Environment Forum

New Jersey has best payback on residential solar in U.S.

September 16, 2009

California may be the Golden State, but it’s New Jersey where U.S. residents get the best deal on their solar power systems, new research shows.

A survey by Global Solar Centertried to give an “apples to apples” comparison for the cost of solar power in all 50 states, the center’s chairman Jack Hidary told Reuters.

The common denominator turned out to be the cash payback, or how many years it would take a residential or commercial customer to recoup their investment and start seeing real savings, Hidary said.
“That takes into account the cost of the system, the sun at that spot, the incentives of that region, utility rates. It blends in everything all together,” Hidary said.

The center analyzed the date using new software and found that New Jersey had the fastest payback — 1.5 years — for residential systems, followed by New York and Delaware with paybacks of three and six years, respectively. California tied for fourth place with Maryland, Massachusetts and Wisconsin, all with payback hitting seven years.

Rankings changed when the center looked at commercial solar power systems.

For commercial projects, Colorado, Wisconsin, Hawaii, Ohio and Oregon all share the top spot, with a 1.5 year payback time, according to the survey.

The center also found that solar hot water systems have a one-year payback in sourthern Texas and Florida.

“To put this all in context, five years ago you couldn’t find a state with less than a 10 or 15 year payback,” said Hidary, who also is a board member of the National Renewable Energy Laboratory. He said the steep fall in solar panel prices and more government incentives have helped speed up the return on investing in a solar power system.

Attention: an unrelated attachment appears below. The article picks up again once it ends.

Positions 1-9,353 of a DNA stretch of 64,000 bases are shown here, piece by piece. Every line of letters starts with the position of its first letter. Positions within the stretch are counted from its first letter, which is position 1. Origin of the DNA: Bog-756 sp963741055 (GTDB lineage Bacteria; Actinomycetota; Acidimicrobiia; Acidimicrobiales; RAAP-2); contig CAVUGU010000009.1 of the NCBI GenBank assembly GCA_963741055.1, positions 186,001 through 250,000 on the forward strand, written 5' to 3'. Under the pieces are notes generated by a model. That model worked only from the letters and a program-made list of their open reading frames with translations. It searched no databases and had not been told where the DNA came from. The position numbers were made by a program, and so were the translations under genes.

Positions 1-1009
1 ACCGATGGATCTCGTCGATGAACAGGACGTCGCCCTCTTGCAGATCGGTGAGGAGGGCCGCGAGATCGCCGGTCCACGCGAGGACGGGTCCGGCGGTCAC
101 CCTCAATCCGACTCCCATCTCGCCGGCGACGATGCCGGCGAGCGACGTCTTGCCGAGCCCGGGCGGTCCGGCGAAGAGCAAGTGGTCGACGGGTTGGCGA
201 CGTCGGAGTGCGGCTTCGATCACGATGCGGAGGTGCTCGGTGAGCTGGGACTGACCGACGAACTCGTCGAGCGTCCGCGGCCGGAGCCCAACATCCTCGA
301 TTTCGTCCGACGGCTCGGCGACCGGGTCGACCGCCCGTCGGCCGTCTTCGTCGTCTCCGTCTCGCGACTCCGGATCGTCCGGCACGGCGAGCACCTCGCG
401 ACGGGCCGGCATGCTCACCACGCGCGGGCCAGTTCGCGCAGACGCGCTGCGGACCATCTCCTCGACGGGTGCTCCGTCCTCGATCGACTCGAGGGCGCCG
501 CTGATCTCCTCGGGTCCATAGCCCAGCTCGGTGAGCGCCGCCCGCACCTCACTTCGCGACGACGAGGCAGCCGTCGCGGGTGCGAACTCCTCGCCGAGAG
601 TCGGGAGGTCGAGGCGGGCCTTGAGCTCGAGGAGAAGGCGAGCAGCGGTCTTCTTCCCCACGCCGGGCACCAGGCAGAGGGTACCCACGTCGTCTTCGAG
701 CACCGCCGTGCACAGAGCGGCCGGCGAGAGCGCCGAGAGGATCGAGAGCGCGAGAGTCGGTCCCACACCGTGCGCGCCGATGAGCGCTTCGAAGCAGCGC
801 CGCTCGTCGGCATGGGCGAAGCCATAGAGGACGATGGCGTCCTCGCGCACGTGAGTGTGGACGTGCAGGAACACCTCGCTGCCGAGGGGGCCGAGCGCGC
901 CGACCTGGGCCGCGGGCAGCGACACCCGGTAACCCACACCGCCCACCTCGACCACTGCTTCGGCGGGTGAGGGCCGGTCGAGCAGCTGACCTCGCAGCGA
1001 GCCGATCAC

Government incentives turned out to be the biggest factor driving the cost of solar systems forĀ  customers, Hidary said. Utility rates were the second biggest factor. In states where power is very cheap, it’s harder for solar power to compete, he added.
Hidary believes one of the biggest uptakes of the study was for the investment community to reassess smaller-scale or distributed solar power systems.

(Photo: A home under construction uses new solar technology that allows thinner solar wafers to be designed into the shingles in Temecula, California. Photo credit: REUTERS/Mike Blake)

Comments
6 comments so far | RSS Comments RSS

I’m into geothermal, but solar is great as well. More and more people are not only recgonizing the environmental benefits of alternative energy, but the monetary ones as well. Thanks for the info.

 

It is good to know that New Jersey had invented this residential solar because its is really environmental friendly.

 

The last paragraph tells us why. New Jersey residents must be hard hit for utility prices and have big incentives. The state is not ideally placed for solar compared to some southern states.

 

There will be time when all of our homes will be shining bright taking in solar energy. There’s no doubt that building solar panels will be the mainstream in short time as grid cost gets higher and higher. As technology advances, production of solar power materials are more competitive than ever.

Posted by William | Report as abusive
 

I am so excited to finally see this industry take off – mostly so we can start building electric cars that run off of home-created electricity and stop purchasing foreign oil. The idea of a renewable-energy economy where electricity is abundant will be amazing!

 

what a scam…where do people think this money comes from? Poor people living in apartments have the rates raised to pay the rich home owner to put solar panels on their home which the state sunsidies. So the rate payers and taxpayer fund solar panels for those with big rooks. The kickbacks are so large they are making money after the first 1 1/2 years? I guess if Google one of the world’s rich companies…can get kickbacks from middle class ratepayers and taxpayer…what the heck…the middle class gets poorer by the day!

Posted by Talkvent | Report as abusive
 

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